As his own producer and distributor part owner of United ArtistsChaplin could still conceive City Lights as a silent film.
And yet one of the most popular comedians in the world managed to avoid the talkies and produce an acclaimed and beautiful silent movie. City Lights is the story of a blind girl and a little tramp.
Comedy, pathos… In short, a Charlie Chaplin film. In defense of silent film. City Lights is an acknowledged classic, beloved by film buffs and casual viewers alike. It has had a special place in my silent movie collection for quite some time. You see, it was the first silent film that I fell in love with.
A little background is in order, I think. No silents for me!
I was raised sans cable by parents who loved classic movies. When the world was mad for Titanic, I was binging on Bogart. My friends were welcome to DiCaprio and the Backstreet Boys. I had seen Chaplin but I had never SEEN Chaplin I was always surrounded by books in general and history books in particular; I especially liked books on the history of movies.
After a while, though, I started to notice that there were mysterious gaps in the story. Most of the books tended to summarize silent films in a few pages with mentions of Valentino, The Great Train Robbery, the dancing dinner rolls scene from The Gold Rush and a couple words about slapstick.
One day, I decided that I was going to try out these silent films for myself. I was hoping for something with Lon Chaney since I had always heard about his makeup skills.
But where would I see him? Online rentals were just barely getting started and brick-and-mortar stores were still the place to get movies. So I tripped down to my local overpriced Blockbuster and went digging for silents.
This was a bit of a challenge as Blockbuster stores, at least all the ones I have been in, do not separate their classics from their modern films. Some folks are mourning Blockbuster.
So, how did it go? Not so good… I hated it. The tape I got was faded and a bit warped, which made the organ score annoying in the extreme. So, strike one for the silents. However, I decided to give them another chance. He pretty much symbolizes silent film, right? To be honest, that was all I knew about him, along with the vague idea that he was considered controversial and that there was an Oscar-winning biopic about his life and career.
Well, it seemed worth a try. I went back and rented a copy of City Lights. And here we are. Silent films are smack-dab between sound movies and books. They ask a lot of the viewer.
When they are done right, silents are hypnotic. They place the viewer into a state that is half-dream, half-concentration. Sound films cannot produce this feeling and I experienced it for the first time with City Lights.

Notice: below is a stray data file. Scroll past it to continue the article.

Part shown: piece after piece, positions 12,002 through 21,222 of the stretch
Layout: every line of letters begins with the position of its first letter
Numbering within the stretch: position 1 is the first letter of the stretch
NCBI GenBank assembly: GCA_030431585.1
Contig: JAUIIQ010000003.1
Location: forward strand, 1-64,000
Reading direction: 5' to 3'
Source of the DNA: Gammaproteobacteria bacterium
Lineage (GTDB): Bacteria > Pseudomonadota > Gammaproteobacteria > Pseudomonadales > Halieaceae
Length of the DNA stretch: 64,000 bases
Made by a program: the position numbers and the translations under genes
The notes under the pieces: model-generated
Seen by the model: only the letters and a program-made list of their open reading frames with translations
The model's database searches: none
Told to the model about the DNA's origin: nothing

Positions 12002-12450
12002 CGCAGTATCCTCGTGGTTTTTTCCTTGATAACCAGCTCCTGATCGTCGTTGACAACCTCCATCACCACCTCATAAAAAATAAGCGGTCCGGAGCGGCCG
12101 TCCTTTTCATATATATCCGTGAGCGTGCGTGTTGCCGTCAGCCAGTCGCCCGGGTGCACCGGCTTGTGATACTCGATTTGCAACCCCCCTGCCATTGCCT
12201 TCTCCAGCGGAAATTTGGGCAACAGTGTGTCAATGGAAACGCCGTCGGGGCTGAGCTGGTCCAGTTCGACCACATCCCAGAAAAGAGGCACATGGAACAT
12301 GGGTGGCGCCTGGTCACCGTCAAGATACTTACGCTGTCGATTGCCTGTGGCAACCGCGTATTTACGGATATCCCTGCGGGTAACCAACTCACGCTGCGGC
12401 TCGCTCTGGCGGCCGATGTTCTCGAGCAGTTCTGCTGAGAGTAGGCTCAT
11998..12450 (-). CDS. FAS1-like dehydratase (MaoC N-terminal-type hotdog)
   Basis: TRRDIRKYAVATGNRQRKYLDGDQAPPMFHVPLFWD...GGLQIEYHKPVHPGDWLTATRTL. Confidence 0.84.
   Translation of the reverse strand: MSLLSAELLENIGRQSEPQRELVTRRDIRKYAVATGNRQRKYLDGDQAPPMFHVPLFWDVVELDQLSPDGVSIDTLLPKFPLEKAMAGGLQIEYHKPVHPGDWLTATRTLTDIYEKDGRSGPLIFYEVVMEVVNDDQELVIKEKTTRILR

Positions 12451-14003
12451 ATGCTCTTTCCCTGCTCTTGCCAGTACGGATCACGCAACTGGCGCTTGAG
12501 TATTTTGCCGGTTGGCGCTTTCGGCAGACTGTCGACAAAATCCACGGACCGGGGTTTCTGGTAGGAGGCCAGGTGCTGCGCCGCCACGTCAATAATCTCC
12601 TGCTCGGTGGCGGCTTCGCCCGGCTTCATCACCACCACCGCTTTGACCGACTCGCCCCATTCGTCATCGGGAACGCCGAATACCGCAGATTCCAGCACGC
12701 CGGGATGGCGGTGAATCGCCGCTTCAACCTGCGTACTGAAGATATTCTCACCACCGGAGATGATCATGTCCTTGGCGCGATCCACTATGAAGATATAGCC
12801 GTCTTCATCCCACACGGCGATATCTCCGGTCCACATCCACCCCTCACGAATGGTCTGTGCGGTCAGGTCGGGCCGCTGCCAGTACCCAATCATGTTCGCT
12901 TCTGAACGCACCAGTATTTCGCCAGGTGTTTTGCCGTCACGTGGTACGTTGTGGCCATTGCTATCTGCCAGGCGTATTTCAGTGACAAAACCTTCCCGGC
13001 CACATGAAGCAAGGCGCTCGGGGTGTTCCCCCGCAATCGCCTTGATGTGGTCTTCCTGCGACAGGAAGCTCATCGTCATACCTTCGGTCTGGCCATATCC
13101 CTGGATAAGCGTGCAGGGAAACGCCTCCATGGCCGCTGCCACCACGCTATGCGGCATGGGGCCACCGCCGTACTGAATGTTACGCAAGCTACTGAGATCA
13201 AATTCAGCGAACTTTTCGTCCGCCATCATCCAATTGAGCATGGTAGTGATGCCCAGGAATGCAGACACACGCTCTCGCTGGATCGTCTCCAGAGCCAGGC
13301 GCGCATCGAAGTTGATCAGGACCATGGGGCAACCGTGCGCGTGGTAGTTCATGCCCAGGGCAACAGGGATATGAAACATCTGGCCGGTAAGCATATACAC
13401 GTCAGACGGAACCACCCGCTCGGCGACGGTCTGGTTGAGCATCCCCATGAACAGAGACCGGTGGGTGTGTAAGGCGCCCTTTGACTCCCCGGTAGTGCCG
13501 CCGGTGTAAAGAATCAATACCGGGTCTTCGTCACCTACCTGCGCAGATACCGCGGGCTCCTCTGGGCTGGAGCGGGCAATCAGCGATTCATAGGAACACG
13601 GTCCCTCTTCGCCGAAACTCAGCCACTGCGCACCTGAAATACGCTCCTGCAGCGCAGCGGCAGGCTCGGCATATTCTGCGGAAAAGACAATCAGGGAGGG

Well, that was that. I was an addict! I raced around, watching all the silents I could get my hands on. I became very unpopular at movie nights because… well… silent movies. And City Lights started it all.In , Charlie Chaplin's The Circus was released to positive reviews. However, things were starting to change, as silent films were getting replaced with "talkies"—movies with sound.
The first talking picture, called The Jazz Singer, was released in , and many predicted that the silent film. Read my brief introduction to early silent films HERE. Charlie Chaplin was not just a silent movie actor, he was an icon of early cinema.
Chaplin was a writer, director, performer, producer, as well as composer, and the co-founder of revolutionary studio United Artists. Chaplin and Albert Einstein at the City Lights premiere | WikiCommons He knew Albert Einstein Albert Einstein was a guest of honor during the premiere of Chaplin’s movie City Lights in Los Angeles on the 2nd February Charlie Chaplin - City Lights - Film Introduction - Duration: 5 minutes, 40 seconds.
City Lights is a American pre-Code silent romantic comedy film written, produced, directed by and starring Charlie Chaplin. The story follows the misadventures of Chaplin's Tramp as he falls in love with a blind girl (Virginia Cherrill) and develops a turbulent friendship with an alcoholic millionaire ( Starring: Charlie Chaplin, Virginia Cherrill, Florence Lee, Harry Myers, Al Ernest Garcia.
Introduction. The credit title on City Lights, “Music composed by Charles Chaplin”, brought a surprised and indulgent raising of initiativeblog.come of the occurrence of phrases, here and there, from some familiar melodies, inserted, in most cases, for comic effect, and the use of “La Violetera” (“Who’ll Buy My Violets” by José Padilla) as a theme for the blind flower girl, Chaplin.